Aim to get a variety of fruits and vegetables in your diet each day to meet your nutritional needs. 

Whole grains

Whole grains are a good source of fiber and other nutrients, including B vitamins, complex carbohydrates, and minerals. Unlike processed grains, whole grains digest more slowly and prevent a sudden increase in your blood sugar. 

Some good options for whole grains include:

  • Whole wheat bread.
  • Quinoa.
  • Brown rice.
  • Oats.
  • Barley.
  • Pasta.
  • Farro.

When shopping, look for whole grain versions of your favorite breads, pastas, and cereal products. Try experimenting with whole grain recipes like quinoa salads and stir-fried brown rice. 

Nuts and seeds

Nuts and seeds are rich in healthy fats, protein, and fiber. They are also low on the glycemic index, meaning they will not make your blood sugar levels rise out of range. 

Try adding them to some of your meals and snacks throughout the day. Eating them will help you feel full and prevent mindless snacking. 

Some examples of nuts and seeds that are good for prediabetes include:

  • Almonds.
  • Walnuts.
  • Chia seeds.
  • Flax seeds.
  • Pumpkin seeds.


Proteins are essential for proper immune functioning and muscle repair and growth. Adding proteins to your meals can regulate your blood sugar levels and help you feel full and satisfied between meals. 

Some proteins to consume if you have prediabetes include:

  • Poultry.
  • Fish.
  • Soy.
  • Beans.
  • Lentils.
  • Eggs.
  • Beef.
  • Pork.
  • Dairy products.

Choose a variety of protein sources throughout your week to fulfill your body’s nutritional needs

Other Tips for Prediabetes

In addition to incorporating specific foods into your diet, a variety of other lifestyle factors can help you manage your prediabetes and reduce your risk of developing type 2 diabetes. 

Following these tips can help you create a healthy and sustainable lifestyle that supports stable blood sugar levels and your overall health. 

Don’t skip breakfast

Eating breakfast is especially important if you have prediabetes. A balanced breakfast can help manage your appetite and cravings throughout the rest of the day and can help your body avoid becoming insulin resistant.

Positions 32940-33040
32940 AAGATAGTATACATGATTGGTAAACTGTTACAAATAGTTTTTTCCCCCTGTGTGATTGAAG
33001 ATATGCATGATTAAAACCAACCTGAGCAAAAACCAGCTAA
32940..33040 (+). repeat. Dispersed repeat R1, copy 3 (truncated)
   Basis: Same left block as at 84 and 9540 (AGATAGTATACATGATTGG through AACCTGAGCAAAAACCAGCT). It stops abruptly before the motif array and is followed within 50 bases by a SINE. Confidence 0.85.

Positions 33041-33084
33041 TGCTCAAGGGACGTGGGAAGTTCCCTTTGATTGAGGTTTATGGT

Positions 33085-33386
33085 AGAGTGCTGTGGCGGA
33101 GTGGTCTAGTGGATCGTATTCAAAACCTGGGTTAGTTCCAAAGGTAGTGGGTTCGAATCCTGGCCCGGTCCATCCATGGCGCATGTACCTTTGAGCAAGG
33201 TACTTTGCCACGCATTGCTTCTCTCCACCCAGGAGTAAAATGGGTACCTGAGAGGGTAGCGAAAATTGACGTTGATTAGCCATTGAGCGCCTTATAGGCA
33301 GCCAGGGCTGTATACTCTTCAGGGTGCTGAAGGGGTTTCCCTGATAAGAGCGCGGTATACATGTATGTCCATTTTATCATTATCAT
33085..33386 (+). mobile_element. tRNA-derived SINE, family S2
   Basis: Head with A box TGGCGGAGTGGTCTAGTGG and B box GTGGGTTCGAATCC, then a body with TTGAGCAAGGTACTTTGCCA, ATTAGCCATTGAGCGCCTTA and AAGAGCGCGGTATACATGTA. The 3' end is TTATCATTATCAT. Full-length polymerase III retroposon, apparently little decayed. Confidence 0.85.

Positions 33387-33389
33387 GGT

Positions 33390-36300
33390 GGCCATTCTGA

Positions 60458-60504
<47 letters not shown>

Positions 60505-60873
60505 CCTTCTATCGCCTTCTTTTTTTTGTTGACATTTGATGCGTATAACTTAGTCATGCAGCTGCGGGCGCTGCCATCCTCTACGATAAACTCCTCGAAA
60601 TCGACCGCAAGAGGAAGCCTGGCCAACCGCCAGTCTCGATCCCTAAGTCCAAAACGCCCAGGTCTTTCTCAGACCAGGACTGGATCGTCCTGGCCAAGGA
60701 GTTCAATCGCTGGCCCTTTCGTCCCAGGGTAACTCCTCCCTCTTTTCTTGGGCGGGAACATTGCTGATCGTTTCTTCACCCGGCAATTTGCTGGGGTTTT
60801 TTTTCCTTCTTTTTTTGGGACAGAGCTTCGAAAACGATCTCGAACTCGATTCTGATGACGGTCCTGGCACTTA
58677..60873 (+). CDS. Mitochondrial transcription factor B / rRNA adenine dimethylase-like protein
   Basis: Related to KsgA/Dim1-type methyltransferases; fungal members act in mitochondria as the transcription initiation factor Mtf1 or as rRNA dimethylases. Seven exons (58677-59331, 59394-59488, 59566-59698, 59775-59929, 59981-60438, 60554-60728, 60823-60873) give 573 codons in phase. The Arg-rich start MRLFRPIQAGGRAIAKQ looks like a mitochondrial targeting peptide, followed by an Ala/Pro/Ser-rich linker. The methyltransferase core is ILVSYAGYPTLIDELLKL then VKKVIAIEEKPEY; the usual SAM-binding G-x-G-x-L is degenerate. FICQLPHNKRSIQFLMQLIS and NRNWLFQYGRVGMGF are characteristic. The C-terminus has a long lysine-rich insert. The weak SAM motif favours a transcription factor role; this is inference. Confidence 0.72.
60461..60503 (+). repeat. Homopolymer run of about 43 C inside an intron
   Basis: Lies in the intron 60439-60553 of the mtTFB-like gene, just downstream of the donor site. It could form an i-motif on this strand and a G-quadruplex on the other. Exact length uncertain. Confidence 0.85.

Some good breakfast options include:

  • Oatmeal cooked with low-fat milk.
  • Greek yogurt with fruit and nuts.
  • An omelet with vegetables and whole grain toast.

When preparing your breakfast, choose options low in added sugars and high in fiber and protein to help you feel satisfied and regulate your blood sugar. 

Limit added sugars

Foods and drinks high in added sugars can cause your blood sugar levels to spike and contribute to insulin resistance. Instead of reaching for sugary treats, try incorporating naturally sweet foods into your diet, such as fruits or starchy vegetables. 

When you do consume foods with added sugars, be mindful of your portion size and how frequently you eat them. Reading nutrition labels can help you identify which foods are high in sugar. Limiting these foods can help you support stable blood sugar levels. 

Work with a dietitian

A registered dietitian from Nourish can help you develop an individualized nutrition plan that takes into account your personal needs, preferences, and health goals. 

They can also help you understand how different foods and nutrients affect your blood sugar levels and provide guidance on portion sizes and overall dietary balance.

After working with a diabetes nutritionist, you can feel confident that you are making the best choices for your health and are taking proactive steps to reverse your prediabetes. 

Risk Factors of Prediabetes

Several risk factors can increase your chance of developing prediabetes. Some of the most common factors include:

  • Having overweight or obesity.
  • Being physically inactive.
  • Having a family history of diabetes.
  • Being over age 35.
  • Having a personal history of gestational diabetes.
  • Having high blood pressure.
  • Being African American, American Indian, Asian American, Hispanic/Latino, or Pacific Islander.

If you have one or more of these risk factors, it is important to get regular blood sugar screening to check for prediabetes. A healthy lifestyle and diet choices can help decrease your risk of developing prediabetes.